It’s hard to overstate the effect that stressful detention conditions without the buffer of a parent can have on kids’ development, especially those younger than five years old. Kathy Hirsh-Pasek, a senior fellow at Brookings and child development expert, writes that “cleanliness, sleep, nutrition, and exercise are imperative for a growing brain.” Bad food, a lack of sleep and physical activity, and a disease-ridden environment impact brain development and normal physical growth and can lead to depression.

The developmental damage of being separated from a parent may be compounded by a dangerous journey to the border that an increasing number of children are attempting to do alone. So far in 2019, CBP has apprehended 63,624 minors traveling alone at the southern border. In 2018, it was 50,036, and in 2017, 41,435.

The Trump administration said it would end its policy of forced family separations last year, following a public outcry. But this process never completely stopped. Acting secretary of Homeland Security Kevin McAleenan recently testified that, in 2019 so far, about 1,000 children were separated from their parents or legal guardians at the border. This doesn’t include children who were separated from other family members or accompanying adults.

Customs and Border Protection (CBP) says separations happen when the agency has a reason to believe the child is in danger from their guardian or at risk of getting sick. But activists on the ground say that separations can happen for tenuous reasons.

A CBP spokesperson told Quartz in an email that about 400 unaccompanied minors remain in Border Patrol facilities, down from a peak of 2,700 in June. CBP, she said, “leverages our limited resources to provide the best care possible to those in our custody, especially children.” She said the agency had hired more medical personnel and contractors to “ensure regular availability of appropriate food, water, sanitation, and hygiene in all of its facilities.”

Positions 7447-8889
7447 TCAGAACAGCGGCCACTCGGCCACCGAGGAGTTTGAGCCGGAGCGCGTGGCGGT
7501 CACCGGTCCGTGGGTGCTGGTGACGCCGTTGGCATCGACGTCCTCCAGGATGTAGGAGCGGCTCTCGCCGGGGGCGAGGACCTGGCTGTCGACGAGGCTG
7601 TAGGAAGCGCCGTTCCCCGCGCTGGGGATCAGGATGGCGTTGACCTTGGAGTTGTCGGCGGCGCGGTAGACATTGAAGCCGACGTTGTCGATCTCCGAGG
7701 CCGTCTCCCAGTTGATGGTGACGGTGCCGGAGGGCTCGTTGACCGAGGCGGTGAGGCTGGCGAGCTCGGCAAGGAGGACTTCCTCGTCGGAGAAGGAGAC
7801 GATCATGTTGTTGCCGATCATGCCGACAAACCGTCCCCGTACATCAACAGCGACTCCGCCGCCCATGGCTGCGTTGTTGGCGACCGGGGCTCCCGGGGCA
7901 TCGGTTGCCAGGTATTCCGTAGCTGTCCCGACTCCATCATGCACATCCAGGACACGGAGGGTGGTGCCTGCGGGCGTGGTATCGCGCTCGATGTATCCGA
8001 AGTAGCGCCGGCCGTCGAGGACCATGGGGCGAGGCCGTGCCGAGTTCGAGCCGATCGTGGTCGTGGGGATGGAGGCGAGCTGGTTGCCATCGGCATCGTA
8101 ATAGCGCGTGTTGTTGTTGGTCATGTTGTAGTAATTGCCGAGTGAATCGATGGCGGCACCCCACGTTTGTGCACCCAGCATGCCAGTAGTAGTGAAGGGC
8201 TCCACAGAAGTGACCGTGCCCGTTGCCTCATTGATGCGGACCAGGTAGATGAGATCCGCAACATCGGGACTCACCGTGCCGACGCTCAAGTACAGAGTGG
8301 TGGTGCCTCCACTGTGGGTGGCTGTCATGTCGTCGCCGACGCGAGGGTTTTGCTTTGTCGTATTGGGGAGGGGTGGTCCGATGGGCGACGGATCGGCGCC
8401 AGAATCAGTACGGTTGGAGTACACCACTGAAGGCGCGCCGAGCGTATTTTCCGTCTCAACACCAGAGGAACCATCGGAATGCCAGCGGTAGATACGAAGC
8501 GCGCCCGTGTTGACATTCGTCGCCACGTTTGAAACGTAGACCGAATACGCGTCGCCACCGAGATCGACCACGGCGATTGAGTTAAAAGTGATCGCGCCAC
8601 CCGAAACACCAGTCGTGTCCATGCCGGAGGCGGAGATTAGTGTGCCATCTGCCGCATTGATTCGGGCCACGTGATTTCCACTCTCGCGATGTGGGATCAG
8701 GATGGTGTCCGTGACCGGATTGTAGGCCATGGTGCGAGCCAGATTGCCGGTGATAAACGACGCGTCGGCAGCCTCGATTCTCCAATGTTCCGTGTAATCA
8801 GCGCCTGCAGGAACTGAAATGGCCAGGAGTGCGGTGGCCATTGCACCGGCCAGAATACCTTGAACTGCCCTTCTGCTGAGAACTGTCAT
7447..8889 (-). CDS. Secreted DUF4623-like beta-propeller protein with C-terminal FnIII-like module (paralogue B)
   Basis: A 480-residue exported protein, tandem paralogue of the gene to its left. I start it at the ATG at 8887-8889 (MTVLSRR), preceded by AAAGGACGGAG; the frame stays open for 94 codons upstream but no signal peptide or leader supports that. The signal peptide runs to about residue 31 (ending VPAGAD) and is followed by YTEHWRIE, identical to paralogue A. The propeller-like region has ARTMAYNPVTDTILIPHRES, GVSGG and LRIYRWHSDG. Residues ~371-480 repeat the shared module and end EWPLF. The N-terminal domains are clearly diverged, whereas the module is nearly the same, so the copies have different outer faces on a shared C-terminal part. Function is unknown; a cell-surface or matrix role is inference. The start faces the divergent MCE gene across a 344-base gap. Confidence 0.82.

But she clarified that “short-term holding facilities were not designed to hold vulnerable populations,” and that CBP needed more funding. Earlier this month, president Trump signed a bill allocating $4.6 billion for the border crisis—a move that has divided Democrats but that CBP said has already helped improve conditions at detention facilities.

Whatever the reason for children being separated from their families, or for the conditions they are facing, developmental experts like Burke Harris consider the situation at the border to be an issue of “medical science,” not politics.

“The physical toll placed on these young, growing bodies and brains comes at a tremendous cost to the individuals, their families and communities, and ultimately, to our national conscience,” she writes. “Regardless of what one thinks about immigration, there’s one price no child should have to pay: a shortened life.”

Read more from our series on Rewiring Childhood. This reporting is part of a series supported by a grant from the Bernard van Leer Foundation. The author’s views are not necessarily those of the Bernard van Leer Foundation.